To protect the field sites and prevent destruction by anti-biotechnology activists, security experts were consulted to prepare a suitable security concept for the field trials which included a fence and video surveillance. However, even costly security measures cannot guarantee an undisturbed execution of field experiments in Switzerland. In summer 2008, the field site was partly destroyed by vandals. Suspects were questioned by the police, but the legal procedure is still pending. Due to the vandalism a number of scientific projects were delayed and results of the first field season could not be published, including the projects focused on the biosafety of the genetically modified wheat. In addition, the security concept had to be extended (e.g. double fence, security guard with trained dog for 24 h, motion sensors) which increased the costs even more. The biosafety and security measures resulted in an enormous expense in time and effort that could not be provided by a single research group.

Extensive communication efforts by communication officers and scientists were made to inform the general public, both before and during the field trials. Numerous talks and guided tours were arranged for neighbours, media, NGOs, stakeholders, scientists, school classes and the public.

The procedure to obtain a legal permit for a field trial has proven to be extremely demanding in time, complexity and costs. It would have been impossible to complete the regulatory dossier without professional legal support and advice and it would by far exceed the capacity and resources of a single research group.

The regulatory authorities have no experience with field trials under the new gene technology law in Switzerland so far. This led to insecurity and overregulation concerning the biosafety measures, e.g. supplementary requirements were issued by the legal authorities in the course of the field trial as a consequence of biosafety measures voluntarily implemented in the field such as covering the plots with a bird net near maturity.

The substantial biosafety and security measures resulted in an immense expense in time and money that cannot be provided by a research project without substantial external funding.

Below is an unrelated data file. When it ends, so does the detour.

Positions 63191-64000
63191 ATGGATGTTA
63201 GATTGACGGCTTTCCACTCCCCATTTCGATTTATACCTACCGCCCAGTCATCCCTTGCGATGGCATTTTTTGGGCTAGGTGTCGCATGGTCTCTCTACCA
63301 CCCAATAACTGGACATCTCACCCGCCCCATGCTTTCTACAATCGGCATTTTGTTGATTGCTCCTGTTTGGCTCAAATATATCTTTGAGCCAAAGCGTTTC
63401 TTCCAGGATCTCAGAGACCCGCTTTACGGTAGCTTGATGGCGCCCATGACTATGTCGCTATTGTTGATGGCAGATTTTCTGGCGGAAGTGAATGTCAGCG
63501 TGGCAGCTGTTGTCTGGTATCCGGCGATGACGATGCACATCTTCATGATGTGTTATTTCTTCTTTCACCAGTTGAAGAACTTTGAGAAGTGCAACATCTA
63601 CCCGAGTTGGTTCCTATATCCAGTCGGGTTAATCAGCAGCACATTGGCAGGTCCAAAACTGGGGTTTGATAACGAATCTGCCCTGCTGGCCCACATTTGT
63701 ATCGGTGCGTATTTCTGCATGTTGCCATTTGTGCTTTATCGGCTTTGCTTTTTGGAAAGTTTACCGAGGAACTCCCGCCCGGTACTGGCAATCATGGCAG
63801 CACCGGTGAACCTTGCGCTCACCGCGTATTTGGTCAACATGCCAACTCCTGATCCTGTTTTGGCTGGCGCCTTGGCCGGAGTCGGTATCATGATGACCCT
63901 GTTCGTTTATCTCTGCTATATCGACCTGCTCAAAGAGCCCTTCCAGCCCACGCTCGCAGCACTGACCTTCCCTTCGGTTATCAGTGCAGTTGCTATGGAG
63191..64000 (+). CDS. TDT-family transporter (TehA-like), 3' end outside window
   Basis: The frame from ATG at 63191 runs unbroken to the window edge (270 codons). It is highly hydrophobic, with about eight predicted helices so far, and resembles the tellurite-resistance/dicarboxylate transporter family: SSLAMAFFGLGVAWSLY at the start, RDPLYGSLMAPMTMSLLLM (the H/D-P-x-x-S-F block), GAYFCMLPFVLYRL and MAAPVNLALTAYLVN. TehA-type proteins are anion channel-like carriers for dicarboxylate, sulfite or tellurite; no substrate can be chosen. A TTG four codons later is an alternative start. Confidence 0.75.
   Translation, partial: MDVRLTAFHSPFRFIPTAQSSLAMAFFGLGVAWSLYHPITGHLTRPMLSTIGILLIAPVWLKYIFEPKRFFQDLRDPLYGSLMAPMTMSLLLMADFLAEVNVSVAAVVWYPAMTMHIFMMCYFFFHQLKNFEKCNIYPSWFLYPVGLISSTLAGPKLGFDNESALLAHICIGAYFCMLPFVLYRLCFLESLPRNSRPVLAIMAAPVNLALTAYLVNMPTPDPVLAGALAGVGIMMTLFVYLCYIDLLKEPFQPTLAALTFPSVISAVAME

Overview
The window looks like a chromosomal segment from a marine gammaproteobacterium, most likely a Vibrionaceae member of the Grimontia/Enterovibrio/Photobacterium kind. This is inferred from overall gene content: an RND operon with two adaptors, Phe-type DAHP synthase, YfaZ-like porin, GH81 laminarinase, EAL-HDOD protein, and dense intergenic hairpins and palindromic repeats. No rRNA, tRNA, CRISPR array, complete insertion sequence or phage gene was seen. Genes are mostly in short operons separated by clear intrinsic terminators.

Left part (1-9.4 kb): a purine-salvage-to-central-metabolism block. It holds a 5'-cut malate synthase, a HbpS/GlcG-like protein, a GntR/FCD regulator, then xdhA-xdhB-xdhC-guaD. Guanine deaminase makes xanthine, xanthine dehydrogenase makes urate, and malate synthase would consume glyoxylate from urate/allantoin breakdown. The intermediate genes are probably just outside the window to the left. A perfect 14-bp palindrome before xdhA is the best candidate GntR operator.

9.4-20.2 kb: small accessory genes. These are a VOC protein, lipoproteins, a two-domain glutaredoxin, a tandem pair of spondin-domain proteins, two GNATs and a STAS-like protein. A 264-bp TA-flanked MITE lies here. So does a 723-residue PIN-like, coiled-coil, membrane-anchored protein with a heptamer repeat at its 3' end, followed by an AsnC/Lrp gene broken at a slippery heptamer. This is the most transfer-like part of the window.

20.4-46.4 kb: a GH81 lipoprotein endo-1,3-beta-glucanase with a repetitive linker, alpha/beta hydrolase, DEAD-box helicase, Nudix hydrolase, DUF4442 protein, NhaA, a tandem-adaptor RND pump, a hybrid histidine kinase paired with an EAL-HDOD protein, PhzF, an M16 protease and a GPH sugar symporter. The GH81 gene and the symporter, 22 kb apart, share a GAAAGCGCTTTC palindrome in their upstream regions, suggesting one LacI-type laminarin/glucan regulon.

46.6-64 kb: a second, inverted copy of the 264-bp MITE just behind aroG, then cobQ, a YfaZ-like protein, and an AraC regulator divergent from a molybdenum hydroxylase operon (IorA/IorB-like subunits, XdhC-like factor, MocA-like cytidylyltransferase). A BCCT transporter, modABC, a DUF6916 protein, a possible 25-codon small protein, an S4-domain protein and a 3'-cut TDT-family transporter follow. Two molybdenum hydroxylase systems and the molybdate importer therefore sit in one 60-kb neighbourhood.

Foregone Benefits

The cultivation of genetically modified wheat with enhanced fungal resistance could reduce the use of fungicides. This would have direct beneficial impacts on the environment, human health, production costs and profitability of these crops. However, the wheat lines used in the described field experiments are experimental lines and not developed for the market.

The aim of this joint research project was to gain knowledge on fungal resistance and develop methods in biosafety research. The results of the wheat consortium projects will allow a better understanding of the interactions between transgenic wheat plants and their environment. They will make a contribution to the discussion on the deliberate release of GM plants.


to be completed

Cost of Research

The eight wheat consortium research projects and the umbrella project were funded with 3.6 million CHF (2.5 million €) for four years by the Swiss National Science Foundation in the framework of the National Research Programme NRP 59 “Benefits and costs of the deliberate release of genetically modified plants”. The costs for security measures amount to approximately 500’000 CHF (350’000 €) per year and field site. Substantial in-house efforts of the involved research institutes, mainly Agroscope ART and ACW that hosted the field sites, are not included. Thus, the expenses incurred for security are in the same range as the costs for research.


Bieri S, Potrykus I, Futterer J. 2003. Effects of combined expression of antifungal barley seed proteins in transgenic wheat on powdery mildew infection. Molecular Breeding 11: 37–48.
Srichumpa, P., Brunner, S., Keller, B., and Yahiaoui, N. (2005). Allelic series of four powdery mildew resistance genes at the Pm3 locus in hexaploid bread wheat. Plant Physiol. 139: 885-895
Yahiaoui, N., Srichumpa, P., Dudler, R., and Keller, B. (2004). Genome analysis at different ploidy levels allows cloning of the powdery mildew resistance gene Pm3b from hexaploid wheat. Plant J. 37: 528-538
Yahiaoui, N., Brunner, S., and Keller, B. (2006). Rapid generation of new powdery mildew resistance genes after wheat domestication. Plant J. 47: 85-98.

Principal Investigators

Prof. Dr. Beat Keller, Prof. Dr. Wilhelm Gruissem, Dr. Michael Winzeler, Dr. Franz Bigler, Dr. Fabio Mascher